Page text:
Best to keep the load on a fuse/breaker to about 75% of its rating imho (15amps max on a 20amp fuse/breaker).

And imho no discussion about fuses should be without this handy guide: ;)

Fools Guide to Fuse Replacement.jpg

2c,
R.
 
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brosil

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#27
I had a similar problem once and replaced the breaker with a hi-mag breaker. They will accept a higher starting current. It does kind of sound like a cheap starting cap on the motor, though.
 

Unca Walt

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#28
I am not teasin'. A breaker rated at 20 amps can get "pleasure bent" to engage at a lower amperage.

And the replacing a fuse with a penny solves the problem with a new house paid for by the home owner's insurance payout.
(*snork*) Hadn't thought of that... butcha better tell the OP to remove the penny after the house is gone but the insurance guy has not shown up yet. :s13:
 
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#29
(*snork*) Hadn't thought of that... butcha better tell the OP to remove the penny after the house is gone but the insurance guy has not shown up yet. :s13:
If the OP isn't smart enough to remove the penny before the insurance adjuster shows up then the OP isn't smart enough to deserve an insurance settlement.
 

00nightstorm

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#30
The electrician told me the problem was arc-fault breakers. I have some GFI breakers at a few locations in the house so I will just run an extension cord to one of these to run the pump while I am out of town.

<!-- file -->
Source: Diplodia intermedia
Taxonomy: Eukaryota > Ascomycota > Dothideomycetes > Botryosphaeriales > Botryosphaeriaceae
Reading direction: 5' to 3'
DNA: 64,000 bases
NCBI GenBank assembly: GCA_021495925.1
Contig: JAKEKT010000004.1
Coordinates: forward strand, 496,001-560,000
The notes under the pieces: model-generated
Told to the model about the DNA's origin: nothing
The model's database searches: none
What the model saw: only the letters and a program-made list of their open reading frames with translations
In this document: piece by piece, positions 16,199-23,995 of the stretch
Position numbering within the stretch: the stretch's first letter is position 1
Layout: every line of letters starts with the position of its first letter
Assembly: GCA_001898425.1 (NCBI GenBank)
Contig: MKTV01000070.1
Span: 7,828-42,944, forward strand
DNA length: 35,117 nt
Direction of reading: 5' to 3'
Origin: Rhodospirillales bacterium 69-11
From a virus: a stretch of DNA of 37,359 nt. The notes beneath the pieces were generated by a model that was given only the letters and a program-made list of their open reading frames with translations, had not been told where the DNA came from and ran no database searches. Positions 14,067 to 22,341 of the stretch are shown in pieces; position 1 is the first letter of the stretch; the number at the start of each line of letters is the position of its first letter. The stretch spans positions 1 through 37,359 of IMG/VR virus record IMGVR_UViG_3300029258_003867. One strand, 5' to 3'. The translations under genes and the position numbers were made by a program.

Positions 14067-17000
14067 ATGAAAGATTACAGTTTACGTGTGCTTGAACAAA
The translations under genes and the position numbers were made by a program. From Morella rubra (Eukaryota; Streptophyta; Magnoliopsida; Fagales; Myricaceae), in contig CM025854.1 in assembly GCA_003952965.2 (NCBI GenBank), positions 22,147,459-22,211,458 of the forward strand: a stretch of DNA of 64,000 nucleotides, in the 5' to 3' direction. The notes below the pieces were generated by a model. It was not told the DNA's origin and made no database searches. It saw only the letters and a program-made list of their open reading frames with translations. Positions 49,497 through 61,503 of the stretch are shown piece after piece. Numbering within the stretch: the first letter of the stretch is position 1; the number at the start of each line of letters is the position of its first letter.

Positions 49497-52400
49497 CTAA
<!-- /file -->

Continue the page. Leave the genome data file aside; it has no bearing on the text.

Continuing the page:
SWRichmond

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#32
I have a water pump that I am running that keeps blowing a 20 amp fuse in my house. The pump requires "a 15 amp dedicated outlet for proper operation". Although its a newer house I notice that the electrical wiring might not be too good, I blow fuses if I run two 1500 watt space heaters in the same room. I am electrically challenged so please forgive my ignorance. What options do I have to fix this problem?
If the pump used to work ok and not pop the breaker, then you should probably suspect the pump motor is starting to go bad and is drawing more current than it was when it was newer.
 

TN_Preacher

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#33
The electrician told me the problem was arc-fault breakers. I have some GFI breakers at a few locations in the house so I will just run an extension cord to one of these to run the pump while I am out of town.
If you want to be sure the pump won't fail when you are out of town, make sure it has a battery backup with sufficient capacity for the duration of your time away. GFCIs are known to trip when used with water pumps just like arc-fault breakers can trip with motors.
 

CiscoKid

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#34
The electrician told me the problem was arc-fault breakers. I have some GFI breakers at a few locations in the house so I will just run an extension cord to one of these to run the pump while I am out of town.
I had some of those GFI breakers start to go bad on me and was told by an electrician that I trust that they were crap and that hardly anyone uses them any longer. The smart setup is to run a standard breaker and have the first outlet in the circuit be a GFI outlet. Replaced the GFI breakers and never had another issue. Also, what Publico says about breakers getting weak after so many trips is true. At least, in my experience. And, for what it is worth, I never waste time installing anything less than 20 amp breakers with 12 gauge wiring and I install a fair amount of new electric.
 

southfork

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#35
Did he mean an arcing gfi breaker, gfis's are very fussy and go bad, check to see what wire size you have, if its #12 make sure they have a 20amp gfi installed, some builders are cheap and will use a 15gfi on a #12 wire.
 

TN_Preacher

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#36
Did he mean an arcing gfi breaker, .
The arc fault breaker is a relatively recent requirement of the NEC, required for all bedrooms in residential dwellings. They are designed to prevent fires due to bad connections (hence arcing), but they are prone to nuisance tripping,which I believe was the issue with the OP.